Using four well drawn, three dimensional characters, Auburn paints a vivid portrait of a late mathemetician and his legacy of madness and genius. His youngest daughter may have inherited both as the play centers around identifying the authorship of a magnificent mathematical proof (which ends up being a brilliant use of Hitchcock's "McGuffin" rule).
Auburn creates a play filled with an excellent series of suprises, revelations and passionate debates. His narrative is well structured as it provides the actors with clear objectives and a variety of tactics to explore and enact, all engaging the audience's attention and energy.
Four of my friends recently produced the play and produced an evening of magic. A great theatrical experience demands a strong story to tell and Auburn provides such a vehicle with this, his Pulitzer Prize winning work.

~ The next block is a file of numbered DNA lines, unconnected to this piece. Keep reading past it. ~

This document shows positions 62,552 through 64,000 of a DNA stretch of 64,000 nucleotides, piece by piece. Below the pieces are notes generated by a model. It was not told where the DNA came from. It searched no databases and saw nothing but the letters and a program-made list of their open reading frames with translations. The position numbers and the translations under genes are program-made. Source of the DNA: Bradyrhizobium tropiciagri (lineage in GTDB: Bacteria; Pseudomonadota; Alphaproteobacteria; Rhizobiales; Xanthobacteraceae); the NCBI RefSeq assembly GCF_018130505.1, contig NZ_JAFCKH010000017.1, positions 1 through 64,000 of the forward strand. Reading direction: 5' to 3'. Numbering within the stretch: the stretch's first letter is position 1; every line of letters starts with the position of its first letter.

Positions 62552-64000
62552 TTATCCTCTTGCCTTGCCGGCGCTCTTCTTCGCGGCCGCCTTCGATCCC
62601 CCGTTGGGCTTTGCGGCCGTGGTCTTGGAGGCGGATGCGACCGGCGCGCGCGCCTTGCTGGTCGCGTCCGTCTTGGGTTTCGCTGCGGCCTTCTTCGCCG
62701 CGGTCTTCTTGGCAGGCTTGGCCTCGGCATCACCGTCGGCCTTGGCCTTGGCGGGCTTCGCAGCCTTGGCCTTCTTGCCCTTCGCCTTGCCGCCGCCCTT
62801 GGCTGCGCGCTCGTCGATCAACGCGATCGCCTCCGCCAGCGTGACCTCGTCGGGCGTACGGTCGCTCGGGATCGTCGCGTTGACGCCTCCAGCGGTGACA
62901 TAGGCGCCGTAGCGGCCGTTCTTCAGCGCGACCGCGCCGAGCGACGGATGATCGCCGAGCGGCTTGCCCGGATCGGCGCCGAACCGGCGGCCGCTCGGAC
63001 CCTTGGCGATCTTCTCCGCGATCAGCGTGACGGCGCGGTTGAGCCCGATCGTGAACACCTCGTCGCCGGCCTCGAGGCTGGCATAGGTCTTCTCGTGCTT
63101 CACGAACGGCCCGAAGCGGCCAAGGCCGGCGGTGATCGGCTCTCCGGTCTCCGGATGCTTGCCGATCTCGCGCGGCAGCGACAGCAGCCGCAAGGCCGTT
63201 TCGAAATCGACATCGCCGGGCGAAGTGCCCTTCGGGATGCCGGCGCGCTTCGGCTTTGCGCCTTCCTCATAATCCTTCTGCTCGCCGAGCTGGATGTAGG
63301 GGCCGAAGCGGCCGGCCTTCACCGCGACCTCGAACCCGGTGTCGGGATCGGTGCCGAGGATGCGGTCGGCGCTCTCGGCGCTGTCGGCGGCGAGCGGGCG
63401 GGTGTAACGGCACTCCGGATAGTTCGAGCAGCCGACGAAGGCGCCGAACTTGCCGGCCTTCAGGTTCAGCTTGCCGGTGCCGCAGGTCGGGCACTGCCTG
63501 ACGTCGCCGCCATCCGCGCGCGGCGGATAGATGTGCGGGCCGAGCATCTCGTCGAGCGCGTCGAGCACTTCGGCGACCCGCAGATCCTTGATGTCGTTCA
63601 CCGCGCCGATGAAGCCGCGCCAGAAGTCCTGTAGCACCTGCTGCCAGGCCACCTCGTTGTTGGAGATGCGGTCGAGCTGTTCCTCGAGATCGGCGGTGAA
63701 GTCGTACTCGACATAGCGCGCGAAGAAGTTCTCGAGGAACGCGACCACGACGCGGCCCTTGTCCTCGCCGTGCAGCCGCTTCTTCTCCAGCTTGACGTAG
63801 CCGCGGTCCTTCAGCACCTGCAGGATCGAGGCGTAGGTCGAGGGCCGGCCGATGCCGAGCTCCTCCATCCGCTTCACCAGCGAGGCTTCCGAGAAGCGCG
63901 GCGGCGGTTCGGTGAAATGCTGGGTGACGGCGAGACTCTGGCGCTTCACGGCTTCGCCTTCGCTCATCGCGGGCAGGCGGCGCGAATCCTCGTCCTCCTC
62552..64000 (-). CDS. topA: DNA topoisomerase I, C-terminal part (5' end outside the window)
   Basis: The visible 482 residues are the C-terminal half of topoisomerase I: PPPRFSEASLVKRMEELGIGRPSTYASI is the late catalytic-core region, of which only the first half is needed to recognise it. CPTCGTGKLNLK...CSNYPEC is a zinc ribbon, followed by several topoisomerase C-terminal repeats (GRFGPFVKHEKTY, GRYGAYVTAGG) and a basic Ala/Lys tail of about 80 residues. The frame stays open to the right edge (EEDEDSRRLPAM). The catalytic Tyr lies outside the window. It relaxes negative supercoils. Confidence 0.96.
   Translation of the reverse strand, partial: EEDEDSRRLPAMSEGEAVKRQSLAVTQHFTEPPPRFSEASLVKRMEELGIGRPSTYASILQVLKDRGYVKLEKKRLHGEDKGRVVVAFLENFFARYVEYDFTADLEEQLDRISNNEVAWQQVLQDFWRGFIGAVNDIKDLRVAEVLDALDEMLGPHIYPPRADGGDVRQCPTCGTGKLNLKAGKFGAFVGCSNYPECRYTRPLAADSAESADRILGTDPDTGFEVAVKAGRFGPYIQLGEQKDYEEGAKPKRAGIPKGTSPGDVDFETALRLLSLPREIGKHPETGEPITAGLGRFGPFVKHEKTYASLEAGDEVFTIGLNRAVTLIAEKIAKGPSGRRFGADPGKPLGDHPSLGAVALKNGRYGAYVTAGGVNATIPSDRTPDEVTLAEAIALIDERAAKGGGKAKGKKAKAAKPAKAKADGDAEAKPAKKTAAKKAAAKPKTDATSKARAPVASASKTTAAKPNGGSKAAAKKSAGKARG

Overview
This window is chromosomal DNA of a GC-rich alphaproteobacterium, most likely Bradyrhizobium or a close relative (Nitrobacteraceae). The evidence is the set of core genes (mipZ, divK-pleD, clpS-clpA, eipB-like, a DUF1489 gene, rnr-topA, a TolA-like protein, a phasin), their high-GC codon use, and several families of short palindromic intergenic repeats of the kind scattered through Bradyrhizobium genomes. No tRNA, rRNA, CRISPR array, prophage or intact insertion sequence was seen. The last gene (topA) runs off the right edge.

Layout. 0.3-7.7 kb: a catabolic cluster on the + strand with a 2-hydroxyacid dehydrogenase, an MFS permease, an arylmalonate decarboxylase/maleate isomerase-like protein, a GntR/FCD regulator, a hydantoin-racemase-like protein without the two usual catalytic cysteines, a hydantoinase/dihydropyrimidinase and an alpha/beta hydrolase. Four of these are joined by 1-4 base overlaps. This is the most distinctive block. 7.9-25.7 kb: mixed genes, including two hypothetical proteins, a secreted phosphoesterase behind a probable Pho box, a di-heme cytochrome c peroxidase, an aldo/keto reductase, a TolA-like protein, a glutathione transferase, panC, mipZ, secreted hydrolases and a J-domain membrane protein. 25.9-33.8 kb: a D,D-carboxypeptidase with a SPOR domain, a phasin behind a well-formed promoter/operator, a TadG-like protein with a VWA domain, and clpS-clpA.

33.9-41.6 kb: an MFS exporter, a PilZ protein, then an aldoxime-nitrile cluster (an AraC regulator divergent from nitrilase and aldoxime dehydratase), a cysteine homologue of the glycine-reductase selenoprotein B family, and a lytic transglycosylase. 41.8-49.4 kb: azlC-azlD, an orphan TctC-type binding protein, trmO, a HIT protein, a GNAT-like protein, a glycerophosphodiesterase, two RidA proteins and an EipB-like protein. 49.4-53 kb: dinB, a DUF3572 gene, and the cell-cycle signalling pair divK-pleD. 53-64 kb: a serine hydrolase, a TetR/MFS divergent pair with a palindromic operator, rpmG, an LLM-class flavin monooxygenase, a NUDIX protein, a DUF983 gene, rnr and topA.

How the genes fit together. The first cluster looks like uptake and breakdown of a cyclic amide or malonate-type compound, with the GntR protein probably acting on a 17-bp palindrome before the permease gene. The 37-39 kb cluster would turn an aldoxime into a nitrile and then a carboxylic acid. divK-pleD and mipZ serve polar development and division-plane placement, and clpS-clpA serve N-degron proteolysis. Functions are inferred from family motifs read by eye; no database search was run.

A brilliant piece of writing. A must read for theatre fans and practitioners alike. A most producable work as well. It would make for a fine addition to any theatre season.
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on March 14, 2003
I have read David Auburn's play, and saw it on Broadway with Jennifer Jason Leigh in the lead. Even though the performance I saw was less than stellar, the brilliance of the script shone through. Auburn has written four compelling characters, each of which is haunted in some way, most obviously the title character, haunted both by the ghost of her father and the inheritance of both his brilliance and possible madness.
This is a tightly written, emotionally driven four-character drama, full of insight, humor, intelligence, and romance. A must-read for actors, dramaturgs, and lovers of good theatre.